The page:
Monday, March 5, 2012
Prioritize Your Focus
When I watch student's practicing our defensive combinations, I often see/hear student's complain about how they can't “catch/block/deflect” the aggressor's hand. This is a common difficulty for student's. I tell them to think of protecting themselves (instead of the aggressor's hand) as they perform the defensive motion (whatever that may be).
Student's regularly attempt to (visually) focus upon whatever the aggressor is doing at the moment. At first, one would believe this to be a good thing (but not necessarily). The attempt to do this, is a re-active action. By attempting to do this, you are trying to play catch-up to every action the aggressor makes. Your defensive actions must become preventative (so those aggressive actions can't/don't occur to begin with).
Taika explains it as when you “bat” a fly away from your face, you don't focus all your attention upon the fly. Your attention remains upon what-ever your doing at the time. An aggressor's hand, is like the fly, it's (often) too quick to see (hence, we focus upon the arm that's attempting to make that hand, strike us). The arm move's much slower, and less than the hand does (during any strike).
When student's complain that an aggressor's arm moves too fast (to be struck), we show them that it doesn't (really) move that much at all. The hand, motions a great deal (and quickly too). But the arm (that actually makes the hand reach it's destination), doesn't traverse that much distance (nor at as great of a speed).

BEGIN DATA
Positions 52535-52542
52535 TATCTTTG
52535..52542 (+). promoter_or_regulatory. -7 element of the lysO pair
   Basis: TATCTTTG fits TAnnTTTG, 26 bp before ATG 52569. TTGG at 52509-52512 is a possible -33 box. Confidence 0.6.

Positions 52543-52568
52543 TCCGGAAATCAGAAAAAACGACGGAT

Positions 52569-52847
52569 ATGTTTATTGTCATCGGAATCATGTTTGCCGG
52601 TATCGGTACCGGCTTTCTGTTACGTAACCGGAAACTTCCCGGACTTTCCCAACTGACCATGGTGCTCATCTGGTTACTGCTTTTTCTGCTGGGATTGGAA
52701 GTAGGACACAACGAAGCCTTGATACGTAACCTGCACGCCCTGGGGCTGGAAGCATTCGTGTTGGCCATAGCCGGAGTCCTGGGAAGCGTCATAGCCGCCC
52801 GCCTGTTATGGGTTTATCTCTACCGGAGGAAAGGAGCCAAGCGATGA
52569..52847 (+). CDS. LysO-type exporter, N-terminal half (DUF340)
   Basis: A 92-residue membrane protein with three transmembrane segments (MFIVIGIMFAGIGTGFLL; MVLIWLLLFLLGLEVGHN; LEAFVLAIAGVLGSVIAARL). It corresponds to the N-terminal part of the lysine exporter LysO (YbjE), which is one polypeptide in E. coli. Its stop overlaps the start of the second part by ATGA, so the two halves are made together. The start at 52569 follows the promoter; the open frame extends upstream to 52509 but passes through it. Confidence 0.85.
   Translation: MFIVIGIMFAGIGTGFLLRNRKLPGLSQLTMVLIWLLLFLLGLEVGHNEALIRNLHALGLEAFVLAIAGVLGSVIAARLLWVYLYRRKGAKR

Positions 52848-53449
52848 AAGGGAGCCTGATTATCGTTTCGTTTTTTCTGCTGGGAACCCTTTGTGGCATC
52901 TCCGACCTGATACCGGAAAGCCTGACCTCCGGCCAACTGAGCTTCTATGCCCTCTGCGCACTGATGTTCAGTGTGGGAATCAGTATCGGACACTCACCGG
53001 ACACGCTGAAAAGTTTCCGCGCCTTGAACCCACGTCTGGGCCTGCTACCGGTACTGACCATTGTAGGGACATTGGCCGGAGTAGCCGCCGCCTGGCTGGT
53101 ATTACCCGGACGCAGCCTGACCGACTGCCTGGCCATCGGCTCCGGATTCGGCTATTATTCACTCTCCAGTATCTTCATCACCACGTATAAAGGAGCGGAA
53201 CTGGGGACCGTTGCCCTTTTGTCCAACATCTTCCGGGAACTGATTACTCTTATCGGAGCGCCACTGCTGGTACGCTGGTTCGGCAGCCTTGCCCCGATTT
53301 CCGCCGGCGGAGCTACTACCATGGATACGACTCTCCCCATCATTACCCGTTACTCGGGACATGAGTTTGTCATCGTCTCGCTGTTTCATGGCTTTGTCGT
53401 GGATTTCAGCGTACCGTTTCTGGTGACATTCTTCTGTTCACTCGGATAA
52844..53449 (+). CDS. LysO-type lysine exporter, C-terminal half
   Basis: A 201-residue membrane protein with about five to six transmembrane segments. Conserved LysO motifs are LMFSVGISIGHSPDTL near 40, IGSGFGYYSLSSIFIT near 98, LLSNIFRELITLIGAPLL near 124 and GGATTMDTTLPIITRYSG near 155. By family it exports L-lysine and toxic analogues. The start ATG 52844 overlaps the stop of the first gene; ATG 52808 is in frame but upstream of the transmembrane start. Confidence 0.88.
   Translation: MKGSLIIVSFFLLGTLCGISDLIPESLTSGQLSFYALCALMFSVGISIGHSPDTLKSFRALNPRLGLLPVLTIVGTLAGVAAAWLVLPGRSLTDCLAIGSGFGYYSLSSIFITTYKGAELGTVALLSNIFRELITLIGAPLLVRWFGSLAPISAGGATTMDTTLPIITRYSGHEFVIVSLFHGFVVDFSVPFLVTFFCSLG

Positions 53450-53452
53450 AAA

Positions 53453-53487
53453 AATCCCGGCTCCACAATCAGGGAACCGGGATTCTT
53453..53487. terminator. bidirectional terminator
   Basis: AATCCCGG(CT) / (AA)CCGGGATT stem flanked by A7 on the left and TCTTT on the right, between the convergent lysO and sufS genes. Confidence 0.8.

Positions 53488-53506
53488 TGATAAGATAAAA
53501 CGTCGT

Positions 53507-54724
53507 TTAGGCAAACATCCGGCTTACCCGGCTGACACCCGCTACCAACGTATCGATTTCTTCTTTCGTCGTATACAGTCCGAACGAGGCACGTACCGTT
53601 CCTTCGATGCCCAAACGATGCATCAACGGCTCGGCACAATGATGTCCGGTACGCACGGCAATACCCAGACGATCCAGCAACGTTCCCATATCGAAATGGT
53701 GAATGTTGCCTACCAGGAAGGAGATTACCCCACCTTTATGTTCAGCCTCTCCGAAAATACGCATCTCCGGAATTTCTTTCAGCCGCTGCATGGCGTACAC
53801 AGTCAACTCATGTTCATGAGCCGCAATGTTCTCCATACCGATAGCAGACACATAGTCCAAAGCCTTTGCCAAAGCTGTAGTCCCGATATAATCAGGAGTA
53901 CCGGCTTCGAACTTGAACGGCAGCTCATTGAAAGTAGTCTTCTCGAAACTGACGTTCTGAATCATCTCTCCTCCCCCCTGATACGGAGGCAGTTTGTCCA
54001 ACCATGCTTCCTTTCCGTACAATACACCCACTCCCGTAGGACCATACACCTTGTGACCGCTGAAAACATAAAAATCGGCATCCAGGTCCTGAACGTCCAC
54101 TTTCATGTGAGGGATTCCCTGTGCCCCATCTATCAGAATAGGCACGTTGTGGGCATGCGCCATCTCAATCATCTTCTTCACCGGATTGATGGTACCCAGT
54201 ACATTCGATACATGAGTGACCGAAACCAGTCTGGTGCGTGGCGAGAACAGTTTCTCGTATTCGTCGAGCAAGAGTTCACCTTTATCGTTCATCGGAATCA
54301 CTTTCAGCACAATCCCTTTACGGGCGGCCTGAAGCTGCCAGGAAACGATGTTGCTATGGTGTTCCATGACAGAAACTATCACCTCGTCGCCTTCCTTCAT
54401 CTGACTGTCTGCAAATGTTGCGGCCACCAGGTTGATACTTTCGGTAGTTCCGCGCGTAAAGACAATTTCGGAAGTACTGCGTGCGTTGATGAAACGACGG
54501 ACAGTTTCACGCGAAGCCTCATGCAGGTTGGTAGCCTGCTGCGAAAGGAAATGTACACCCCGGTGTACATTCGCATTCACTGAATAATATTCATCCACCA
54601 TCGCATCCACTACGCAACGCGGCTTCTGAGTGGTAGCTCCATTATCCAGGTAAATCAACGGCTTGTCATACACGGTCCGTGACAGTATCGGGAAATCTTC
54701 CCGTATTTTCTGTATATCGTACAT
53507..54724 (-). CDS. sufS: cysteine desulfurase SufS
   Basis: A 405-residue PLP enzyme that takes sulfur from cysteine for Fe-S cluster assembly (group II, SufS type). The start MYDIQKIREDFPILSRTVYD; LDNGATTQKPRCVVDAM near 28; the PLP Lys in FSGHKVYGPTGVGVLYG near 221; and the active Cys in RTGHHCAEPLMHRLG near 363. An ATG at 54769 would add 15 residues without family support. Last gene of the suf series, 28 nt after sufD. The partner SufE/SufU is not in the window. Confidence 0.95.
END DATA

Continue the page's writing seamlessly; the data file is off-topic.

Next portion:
This doesn't mean that the student doesn't (still) need to be quick with their own strikes (against that aggressor's arm), only that they don't need to spread their attention out over a larger area than is necessary.
Taika says that we spend too much time practicing to protect the face. Protecting the face, is something that comes naturally. One should focus upon protecting the body (for/during practice). These strikes are far more difficult to defend against (yet we continually focus upon protecting the face).
Because of this type of focus (upon the face), the protective strikes (commonly called “blocks”, LOL), are usually performed too high (and are often done above the stomach level!).
As we attempt to prevent an aggressor's strike from impacting upon our body, we should be focusing upon our own body (it's where our concern generally lies anyhow). Protect those parts of the body that will disable you if/when they become damaged/injured.
People (very often) are under the mistaken belief that RyuTe doesn't believe in preventing an aggressor's strike from hitting them (when re-phrased, that's exactly what they're saying, LOL). RyuTe's focus, is upon injuring the (aggressor's) arm that's attempting to injure us. There is a (huge) difference between those two statements.
As student's (and actually, all of us) learn more, our priorities of focus (each individually) are modified accordingly. As you become more proficient with newly learned actions, you'll begin to incorporate those actions into your defensive repertoire.
Practice those motions that you do poorly, and/or have the greatest concern for (and the least ability with). It serves no purpose to emphasize practice upon those skills which come easily to us or that we are already proficient at. Focus your practice upon those motions that don't come as naturally or easily (to you).